The Springboks lost their fifth consecutive Test as a Dan Carter-inspired All Blacks hammered them 45-26 at Loftus Versfeld on Saturday afternoon.
The ignominy of the result was illustrated at the post match interviews on the field when Bok captain John Smit was booed while he was talking, while New Zealand’s Richie McCaw received a huge cheer. Many of the approximately 53000 fans had already left in disgust at another poor effort by the Boks in the Vodacom Tri-Nations this year.
Carter was simply sublime once again as he kicked 20 points and was brilliant as he marshalled his troops, helping set up three of the All Blacksâ€™ tries. He was deservedly named man-of-the-match.
The defeat means the Boksâ€™ current losing streak is the third worst in the countryâ€™s Test history. The only other occasions the Boks have lost more Tests consecutively was from 1891 to 1896 (six defeats) and the seven losses from 1964 to 1965.
The win for the All Blacks means they have broken their duck against Jake Whiteâ€™s Boks on SA soil in the most emphatic fashion possible. They outscored the home side by five tries to three. But if truth be told it could and should have been more.
But things actually looked so promising in the first 20 minutes and even at the break, the Boks were still well in the game at 11-16 down. The second half was disastrous for the Boks as the visitors found their stride rather nicely.
The Springboks began like a house on fire and were awarded a penalty on the All Blacksâ€™ 22 in the first minute. Percy Montgomery made no mistake to give the Boks the early lead.
The Boks then doubled that advantage two minutes later when flyhalf Butch James slotted a 50m kick after the visitorsâ€™ Neemia Tialata infringed at scrum time.
The Boks were dominating play, but Carter pulled three points back in the 6th minute. It wasnâ€™t long before the Boks were rewarded for their dominance when, following a lineout in the All Blacksâ€™ 22, scrumhalf Fourie du Preez latched onto a loose ball and scampered over from the side of a ruck.
Although Montgomery missed the angled conversion the home team led 11-3 and were looking good with ball in hand. Unfortunately they used the up-and-under to far too liberal effect and gifted the ball back to the All Blacks way too often.
The All Blacks used the boot too, but Carter was much more pin-point with his efforts. And on 18 minutes he reduced the deficit with a second penalty.
The visitors had already been rocked by freak injuries to first fullback Leon MacDonald (12th minute) and Greg Somerville (15th minute), with Isaia Toeava and Tony Woodcock slotting in.
The Boks also lost CJ van der Linde midway through the half and BJ Botha came on for his first Bok cap. He handled himself well in his first scrum, but was penalised for slipping his bind in his second scrum.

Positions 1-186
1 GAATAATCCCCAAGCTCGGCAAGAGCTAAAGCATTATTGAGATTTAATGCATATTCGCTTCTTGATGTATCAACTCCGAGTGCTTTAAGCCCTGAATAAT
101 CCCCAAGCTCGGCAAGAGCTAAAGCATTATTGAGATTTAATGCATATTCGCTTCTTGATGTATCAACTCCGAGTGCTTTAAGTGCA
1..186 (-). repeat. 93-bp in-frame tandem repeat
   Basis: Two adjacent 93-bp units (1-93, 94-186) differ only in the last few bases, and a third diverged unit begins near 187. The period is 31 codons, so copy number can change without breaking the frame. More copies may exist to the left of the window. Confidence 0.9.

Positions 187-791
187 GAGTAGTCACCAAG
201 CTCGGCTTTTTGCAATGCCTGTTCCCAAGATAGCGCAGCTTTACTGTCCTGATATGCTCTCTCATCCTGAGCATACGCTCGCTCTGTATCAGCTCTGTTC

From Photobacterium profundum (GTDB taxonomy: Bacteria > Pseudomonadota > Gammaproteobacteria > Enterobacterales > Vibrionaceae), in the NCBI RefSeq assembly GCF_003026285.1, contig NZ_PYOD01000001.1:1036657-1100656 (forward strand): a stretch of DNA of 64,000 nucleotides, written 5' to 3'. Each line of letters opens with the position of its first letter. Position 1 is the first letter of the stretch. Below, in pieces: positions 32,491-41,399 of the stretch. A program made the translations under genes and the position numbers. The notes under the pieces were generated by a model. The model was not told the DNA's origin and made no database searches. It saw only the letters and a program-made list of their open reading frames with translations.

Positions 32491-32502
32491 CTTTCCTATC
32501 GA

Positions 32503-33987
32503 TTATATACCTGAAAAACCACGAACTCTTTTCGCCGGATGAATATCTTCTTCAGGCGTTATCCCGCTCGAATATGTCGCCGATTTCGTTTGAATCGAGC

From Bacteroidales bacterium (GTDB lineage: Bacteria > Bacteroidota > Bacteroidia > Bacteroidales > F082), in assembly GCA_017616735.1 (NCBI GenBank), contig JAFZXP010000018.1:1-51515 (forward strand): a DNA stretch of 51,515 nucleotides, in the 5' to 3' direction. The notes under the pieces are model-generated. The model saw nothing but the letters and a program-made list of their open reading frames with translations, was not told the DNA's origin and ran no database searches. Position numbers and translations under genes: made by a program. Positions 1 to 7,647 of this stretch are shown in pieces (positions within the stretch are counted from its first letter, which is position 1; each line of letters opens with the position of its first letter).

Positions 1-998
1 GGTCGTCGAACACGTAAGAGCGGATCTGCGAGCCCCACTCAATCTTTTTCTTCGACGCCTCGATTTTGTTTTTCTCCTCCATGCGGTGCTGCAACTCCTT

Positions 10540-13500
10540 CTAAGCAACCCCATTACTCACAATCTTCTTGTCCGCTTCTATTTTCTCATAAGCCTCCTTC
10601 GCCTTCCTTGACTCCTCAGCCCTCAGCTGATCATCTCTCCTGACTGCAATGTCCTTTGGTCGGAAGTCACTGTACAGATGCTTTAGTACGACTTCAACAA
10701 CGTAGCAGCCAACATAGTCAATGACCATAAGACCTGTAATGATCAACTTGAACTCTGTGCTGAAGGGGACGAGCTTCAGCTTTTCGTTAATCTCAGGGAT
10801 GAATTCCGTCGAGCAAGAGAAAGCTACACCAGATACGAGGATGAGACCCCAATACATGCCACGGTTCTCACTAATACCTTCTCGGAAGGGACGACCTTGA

Montgomery was put under immense pressure with several high kicks during the first 40 minutes and the All Blacks slowly started to find their feet. Carter was again pulling the strings and his through kick in the 32nd minute found Tialata in the in-goal area for the New Zealanders first try. He added the conversion for good measure and the All Blacks led for the first time.
They should have added another try minutes later, but Rico Gear held on when he should have passed to Ali Williams. The ball though was recycled and it looked like Toeava was in, but he proceeded to drop the ball metres from the line. The Boks breathed again.
But Carter had the last laugh of an error-strewn half by both teams when he comfortably kicked a 61m penalty on the stroke of half-time to give the All Blacks a 16-11 lead at the interval.
The All Blacks started the second half ominously and went further ahead via a Carter penalty, before the most bizarre try of this Tri-Nations. The Springboks literally gave up as the All Blacks finished with five players on one.
Du Preez had no hope as Luke McAlister rounded him and scored between the sticks. Carterâ€™s conversion made it 26-11. Montgomery kicked a penalty two minutes later, but the Boks were looking listless and devoid of ideas.
Plan A involved a barrage of high kicks, but that failed miserably and there didnâ€™t seem anything to fall back on. The All Blacks capitalised and put the result beyond doubt â€“ if it was not already â€“ with two tries in three minutes that made the score 38-14.
Coach Jake White tried to stem the tide with a slew of changes. He brought on Ruan Pienaar at fullback for Percy Montgomery (for his debut), Andre Pretorius at No 10 and Pedrie Wannenburg for Solly Tyibilika. But it hardly had the desired result.
The All Blacks were far from their ruthless best yet still managed to win by 19 points, even though Jaque Fourie scored two late tries as the All Blacks took the foot off the pedal.
Gear though rubbed the Boks’ noses in it with a breakaway try four minutes from time that put the seal on the All Blacks fifth Tri-Nations win on-the-trot.
Springboks 26 (11): Tries: Fourie du Preez (9th min), Jaque Fourie 2 (64th min, 70th min). Conversions: Andre Pretorius (64th min). Penalties: Percy Montgomery 2 (1st min, 48th min), Butch James 1 (3rd min).
All Blacks 45 (16): Tries: Neemia Tialata (32nd min), Luke McAlister (46th min), Sitiveni Sivivatu (56th min), Mils Muliaina (59th min), Rico Gear (76th min). Conversions: Dan Carter 4 (32nd min, 46th min, 59th min, 76th min). Penalties: Dan Carter 4 (6th min, 18th min, 40th min, 43rd min).
By Andrew Hollely, at Loftus Versfeld